Minneapolis has earmarked $1 million for another potential tiny home village

Minneapolis Councilman Jason Chavez recently faced a crowd of 200 concerned residents who he said gave him the simple message, “What we’ve been doing to fight homelessness isn’t working.”

The community meeting inside the Phillips Community Center was not far from a south Minneapolis encampment that was vacated by the Minnesota Department of Transportation in late August, leaving an estimated 140 people looking for somewhere else to go.

The prevailing feeling among those who attended the meeting at Chavez’s pavilion was that clearing the camps would only lead to more camps popping up all over the city, if not in the exact same places.

The bright spot in the city’s quest to end homelessness has been innovation Avivo Village, which opened in December 2020. The first-of-its-kind indoor village of 100 tiny homes located in the North Loop neighborhood provides low-barrier access to the shelter as well as a variety of other comprehensive health services.

MPR News is member-supported. Gifts from individuals support everything you find here. Make a gift of any amount today to become a member!

Minneapolis Ward 9 Councilman Jason Chavez held an emergency housing meeting at the Phillips Community Center on September 12.

Nina Moeni | MPR News

On Monday, the 12 council members attending the budget meeting voted to take $1 million from the city’s emergency funds, which could free up additional state money for another village near the recently cleared camp. The project will be called Avivo South Villages.

“People deserve safe and dignified housing,” Chavez said. “I’m not saying it’s particularly perfect or it’s for every person on the street, but I will say we’re in an emergency and it’s a model that will help change the lives of a lot of people here in Minneapolis.

Longtime social worker Linda Eagle Speaker attended a recent south Minneapolis community meeting to address the housing emergency in Minneapolis. Most of the people you see dealing with homelessness are Native American.

In fact, the recently cleared encampment that led to the community meeting is referred to as the “Wall of Forgotten Aboriginals.” According to Wilder’s research, Native Americans make up one percent of the state’s adult population but 13 percent of its homeless population.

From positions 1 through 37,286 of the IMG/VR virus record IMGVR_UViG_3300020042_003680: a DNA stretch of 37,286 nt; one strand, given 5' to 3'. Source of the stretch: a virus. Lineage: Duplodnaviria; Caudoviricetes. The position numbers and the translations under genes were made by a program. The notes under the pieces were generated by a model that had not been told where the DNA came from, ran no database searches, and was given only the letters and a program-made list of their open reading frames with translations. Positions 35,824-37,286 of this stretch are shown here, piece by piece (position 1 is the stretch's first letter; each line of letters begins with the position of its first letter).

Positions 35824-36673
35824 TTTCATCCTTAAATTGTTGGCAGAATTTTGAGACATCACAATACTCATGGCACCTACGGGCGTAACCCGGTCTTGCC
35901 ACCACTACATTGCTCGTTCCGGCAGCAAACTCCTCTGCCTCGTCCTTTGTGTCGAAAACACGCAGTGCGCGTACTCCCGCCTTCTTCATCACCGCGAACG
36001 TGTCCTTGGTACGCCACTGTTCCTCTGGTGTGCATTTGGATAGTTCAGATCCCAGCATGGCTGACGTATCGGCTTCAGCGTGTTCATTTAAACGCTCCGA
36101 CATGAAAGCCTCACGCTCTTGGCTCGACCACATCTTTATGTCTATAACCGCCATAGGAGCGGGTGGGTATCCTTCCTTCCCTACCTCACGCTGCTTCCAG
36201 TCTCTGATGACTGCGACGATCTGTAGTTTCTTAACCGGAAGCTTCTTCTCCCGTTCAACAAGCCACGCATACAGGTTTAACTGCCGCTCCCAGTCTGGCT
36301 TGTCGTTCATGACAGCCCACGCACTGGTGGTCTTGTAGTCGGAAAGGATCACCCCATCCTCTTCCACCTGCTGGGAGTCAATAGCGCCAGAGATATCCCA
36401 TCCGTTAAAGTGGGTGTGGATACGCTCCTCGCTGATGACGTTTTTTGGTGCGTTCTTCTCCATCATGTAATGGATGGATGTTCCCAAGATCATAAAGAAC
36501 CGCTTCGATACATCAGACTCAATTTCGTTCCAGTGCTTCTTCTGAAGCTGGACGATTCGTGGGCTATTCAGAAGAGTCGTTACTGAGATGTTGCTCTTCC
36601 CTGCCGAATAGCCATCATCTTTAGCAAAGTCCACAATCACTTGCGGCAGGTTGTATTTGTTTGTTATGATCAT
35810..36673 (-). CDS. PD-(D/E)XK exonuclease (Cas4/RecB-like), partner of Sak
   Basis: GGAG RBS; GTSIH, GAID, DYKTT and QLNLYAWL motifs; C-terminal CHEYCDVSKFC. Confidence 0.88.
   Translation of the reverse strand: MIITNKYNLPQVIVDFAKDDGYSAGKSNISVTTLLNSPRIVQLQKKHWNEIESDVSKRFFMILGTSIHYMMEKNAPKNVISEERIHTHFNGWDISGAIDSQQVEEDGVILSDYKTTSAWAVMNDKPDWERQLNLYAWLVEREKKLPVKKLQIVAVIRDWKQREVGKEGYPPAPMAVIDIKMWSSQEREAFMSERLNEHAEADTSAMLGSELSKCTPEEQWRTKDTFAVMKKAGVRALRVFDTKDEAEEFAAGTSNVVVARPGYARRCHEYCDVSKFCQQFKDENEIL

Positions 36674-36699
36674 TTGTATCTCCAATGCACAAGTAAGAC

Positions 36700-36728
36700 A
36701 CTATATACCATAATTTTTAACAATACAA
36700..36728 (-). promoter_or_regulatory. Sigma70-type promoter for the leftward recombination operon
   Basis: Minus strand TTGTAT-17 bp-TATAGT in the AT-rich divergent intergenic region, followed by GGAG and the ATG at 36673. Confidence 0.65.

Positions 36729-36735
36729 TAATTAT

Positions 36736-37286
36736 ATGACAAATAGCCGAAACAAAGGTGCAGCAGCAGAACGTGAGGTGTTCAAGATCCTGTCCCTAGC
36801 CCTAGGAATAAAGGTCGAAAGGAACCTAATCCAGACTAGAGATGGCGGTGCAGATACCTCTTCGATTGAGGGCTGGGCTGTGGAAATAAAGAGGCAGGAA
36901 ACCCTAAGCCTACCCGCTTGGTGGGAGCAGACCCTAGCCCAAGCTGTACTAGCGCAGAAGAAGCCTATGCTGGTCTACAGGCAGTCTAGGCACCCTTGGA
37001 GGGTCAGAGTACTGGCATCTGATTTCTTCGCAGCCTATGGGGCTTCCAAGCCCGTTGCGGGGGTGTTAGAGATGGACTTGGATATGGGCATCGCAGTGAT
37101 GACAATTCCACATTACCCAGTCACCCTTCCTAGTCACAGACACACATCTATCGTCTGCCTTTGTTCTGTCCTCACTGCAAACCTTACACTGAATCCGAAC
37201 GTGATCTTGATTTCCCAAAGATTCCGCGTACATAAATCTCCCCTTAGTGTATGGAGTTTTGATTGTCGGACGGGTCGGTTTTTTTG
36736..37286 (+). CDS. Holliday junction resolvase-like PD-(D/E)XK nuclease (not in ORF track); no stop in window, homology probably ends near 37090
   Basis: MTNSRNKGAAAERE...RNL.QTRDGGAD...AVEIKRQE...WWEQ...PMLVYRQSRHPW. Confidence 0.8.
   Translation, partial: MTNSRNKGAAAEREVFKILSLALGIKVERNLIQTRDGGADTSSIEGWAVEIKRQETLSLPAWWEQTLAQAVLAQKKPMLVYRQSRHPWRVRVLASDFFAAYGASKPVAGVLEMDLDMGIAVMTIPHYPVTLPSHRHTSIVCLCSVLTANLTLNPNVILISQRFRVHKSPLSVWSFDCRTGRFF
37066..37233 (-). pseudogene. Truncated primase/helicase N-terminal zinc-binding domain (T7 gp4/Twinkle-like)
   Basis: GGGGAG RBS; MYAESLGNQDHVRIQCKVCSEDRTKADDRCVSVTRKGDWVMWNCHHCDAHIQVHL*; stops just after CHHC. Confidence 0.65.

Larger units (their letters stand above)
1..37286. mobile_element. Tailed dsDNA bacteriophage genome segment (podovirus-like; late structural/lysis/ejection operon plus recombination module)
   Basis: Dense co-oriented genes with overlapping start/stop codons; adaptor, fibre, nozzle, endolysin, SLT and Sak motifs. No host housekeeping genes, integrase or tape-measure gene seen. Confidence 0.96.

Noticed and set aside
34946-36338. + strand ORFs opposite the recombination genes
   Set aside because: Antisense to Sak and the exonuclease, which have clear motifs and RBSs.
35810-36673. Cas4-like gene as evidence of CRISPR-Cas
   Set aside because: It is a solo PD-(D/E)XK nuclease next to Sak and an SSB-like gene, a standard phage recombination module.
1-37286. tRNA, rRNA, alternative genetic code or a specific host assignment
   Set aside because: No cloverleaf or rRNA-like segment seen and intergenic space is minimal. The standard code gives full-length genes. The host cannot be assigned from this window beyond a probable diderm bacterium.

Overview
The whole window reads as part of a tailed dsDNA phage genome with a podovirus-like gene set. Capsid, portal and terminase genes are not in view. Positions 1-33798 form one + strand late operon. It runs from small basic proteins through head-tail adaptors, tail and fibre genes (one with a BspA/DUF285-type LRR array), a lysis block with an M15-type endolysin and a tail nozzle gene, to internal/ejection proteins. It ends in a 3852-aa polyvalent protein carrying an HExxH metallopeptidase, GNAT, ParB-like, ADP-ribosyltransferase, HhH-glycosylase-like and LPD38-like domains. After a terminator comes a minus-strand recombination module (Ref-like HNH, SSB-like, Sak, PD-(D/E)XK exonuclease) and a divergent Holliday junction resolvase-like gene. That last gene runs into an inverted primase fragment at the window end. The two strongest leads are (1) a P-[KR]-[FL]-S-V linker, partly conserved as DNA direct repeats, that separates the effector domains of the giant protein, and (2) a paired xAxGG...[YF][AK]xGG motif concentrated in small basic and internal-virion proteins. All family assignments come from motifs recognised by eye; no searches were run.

“There are no solutions, especially for our people,” Eagle Speaker said. “It’s just running and hiding, moving to the next camp and the next camp. We need affordable housing, really intensive treatment programs, and more Indigenous-oriented programs.”

Councilwoman Emily Koski represents the southern part of Minneapolis. Koski co-sponsored efforts to allocate funding for a second site in the village of Avivo.

“Our emergency rooms have become an extension of our shelter system,” Koski said. “We are in a crisis and urgent action is necessary.”

Avivo Village has reversed 171 overdoses since it opened and helped 150 people move into permanent housing out of the 412 individuals served, Koski said.

The current Avivo Village is located in Councilman Michael Rainville’s ward near downtown Minneapolis. Rainville praised the comprehensive services provided to residents entering Avivo Village.

“I’m very impressed with what Avivo Village is doing in helping people get off drugs because that’s a big part of our housing crisis,” Rainville said.

General view inside the village of Avivo

A general view inside Avivo Village in Minneapolis.

Stephen Maturin for MPR News | 2022

Councilwoman Lisa Goodman, who serves the west end of Minneapolis and parts of downtown, supported the additional $1 million to support Avivo Village but noted that many other organizations working to end homelessness have successful approaches that also deserve to be considered for investment.

Council members noted there is support from Mayor Jacob Frey’s office to create a second Avivo Village, but the effort will require a mix of partners in the city, county, state and federal government. For example, Goodman said it will be up to the province to fund the Avivo process after 2025.

“It doesn’t solve a problem, it challenges others to work with us, the state and the county, to solve the problem,” Goodman said. “We’re saying to the state: ‘Put your money where your mouth is, and if you do it, we’ll do it.’”

The Minneapolis City Council is also working to approve next year’s city budget in December.

You may also like...

Leave a Reply

Your email address will not be published. Required fields are marked *